Sources close to All Things D have confirmed that the Nokia will be abandoning project ‘Meltemi’, a low-cost, Linux-based OS that would eventually replace S40 and provide even budget handsets with smartphone capabilities. The OS was never publicly confirmed nor denied by Nokia, however Stephen Elop, Nokia CEO, did say that they were ending some projects after the recent restructuring of the company. Meltemi was supposed to a part of the MeeGo development program, but since their ceasing active work on that as well, we really don’t think Meltemi has any chance. Nokia’s focus right now is on how to build the company backup for the modern times were touchscreen Android phones are dominating the market. They are relying heavily on Microsoft to deliver on the software part as Tango could be one of the hooks needed to pull in the masses. Their high-end phones based on Apollo have yet to prove themselves as Nokia has the hardware, it’s just the software that’s lacking.

What's cooking in Nokia's labs?

Closing all doors

Nokia seems to be working on a major overhaul of company structure and cleaning house. In a recent announcement, as a cost cutting measure, Nokia decided to render about 10,000 of their employed work force redundant. The number includes those in their global workforce. Mary McDowell, who has been leading Nokia’s low-end phone business is among the executives leaving the company as part of a leadership shuffle. Nokia is beginning the process of engaging with employee representatives in accordance with country-specific legal requirements. In further action to help improve their current state, the company has also agreed to terms for EQT VI, part of the leading private equity group in Northern Europe to acquire Vertu. Nokia’s Vertu brand has been one of the global leaders in luxury mobile phones for a long time. The transaction, the terms of which are confidential, is expected to close during the second half of 2012, subject to customary regulatory approvals and closing conditions. Nokia will retain a 10 percent minority shareholding in Vertu.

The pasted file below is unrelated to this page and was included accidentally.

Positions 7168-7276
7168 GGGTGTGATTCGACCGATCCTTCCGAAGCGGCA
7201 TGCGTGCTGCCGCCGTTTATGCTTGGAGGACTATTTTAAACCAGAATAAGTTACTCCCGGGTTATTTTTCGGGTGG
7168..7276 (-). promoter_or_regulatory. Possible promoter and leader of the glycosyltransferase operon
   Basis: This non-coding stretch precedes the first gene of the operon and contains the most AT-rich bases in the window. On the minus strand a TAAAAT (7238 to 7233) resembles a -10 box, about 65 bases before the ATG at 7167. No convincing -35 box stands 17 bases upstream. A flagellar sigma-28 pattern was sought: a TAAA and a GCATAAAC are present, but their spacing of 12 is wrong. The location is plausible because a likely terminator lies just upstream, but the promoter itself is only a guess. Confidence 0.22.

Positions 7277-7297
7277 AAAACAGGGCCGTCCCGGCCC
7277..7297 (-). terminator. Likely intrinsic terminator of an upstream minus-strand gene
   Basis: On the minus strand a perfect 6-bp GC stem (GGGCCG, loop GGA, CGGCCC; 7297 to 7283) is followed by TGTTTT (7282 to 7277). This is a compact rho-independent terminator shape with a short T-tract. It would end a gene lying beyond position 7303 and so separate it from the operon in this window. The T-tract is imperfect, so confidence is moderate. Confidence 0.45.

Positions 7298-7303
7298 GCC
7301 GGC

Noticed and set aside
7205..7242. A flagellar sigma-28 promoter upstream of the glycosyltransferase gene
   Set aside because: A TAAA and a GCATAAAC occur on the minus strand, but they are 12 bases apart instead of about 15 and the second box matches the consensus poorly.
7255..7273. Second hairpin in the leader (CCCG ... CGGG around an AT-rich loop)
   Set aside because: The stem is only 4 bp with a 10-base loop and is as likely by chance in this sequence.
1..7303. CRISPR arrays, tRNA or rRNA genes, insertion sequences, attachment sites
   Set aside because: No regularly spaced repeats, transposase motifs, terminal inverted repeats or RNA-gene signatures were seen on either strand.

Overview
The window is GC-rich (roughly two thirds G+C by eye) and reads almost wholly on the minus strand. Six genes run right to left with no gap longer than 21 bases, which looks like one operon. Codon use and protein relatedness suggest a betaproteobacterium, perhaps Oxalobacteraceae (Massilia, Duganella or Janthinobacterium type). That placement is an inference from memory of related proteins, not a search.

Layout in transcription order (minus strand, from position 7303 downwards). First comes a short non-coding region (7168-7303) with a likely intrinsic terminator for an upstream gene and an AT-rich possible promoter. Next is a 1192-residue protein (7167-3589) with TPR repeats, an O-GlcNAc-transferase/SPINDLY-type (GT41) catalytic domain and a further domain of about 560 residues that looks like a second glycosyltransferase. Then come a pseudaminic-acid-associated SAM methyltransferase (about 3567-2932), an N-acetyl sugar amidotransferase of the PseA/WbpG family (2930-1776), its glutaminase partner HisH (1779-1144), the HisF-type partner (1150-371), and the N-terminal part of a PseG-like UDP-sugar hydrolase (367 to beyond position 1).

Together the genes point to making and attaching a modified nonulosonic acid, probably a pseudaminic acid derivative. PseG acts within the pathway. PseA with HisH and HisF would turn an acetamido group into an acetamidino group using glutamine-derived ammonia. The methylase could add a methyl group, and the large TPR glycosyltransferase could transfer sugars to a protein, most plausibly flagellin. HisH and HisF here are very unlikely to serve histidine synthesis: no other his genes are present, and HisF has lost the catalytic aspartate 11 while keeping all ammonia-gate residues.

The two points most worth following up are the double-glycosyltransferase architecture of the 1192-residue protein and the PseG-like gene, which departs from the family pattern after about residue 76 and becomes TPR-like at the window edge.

Richard Kerris, who helps lead Nokia’s efforts with developers, said “We have awesome products in the pipeline, and our developers are going to love them.” While we don’t doubt that the company has some good products in the pipeline, we aren’t too sure about the developers being excited bit.

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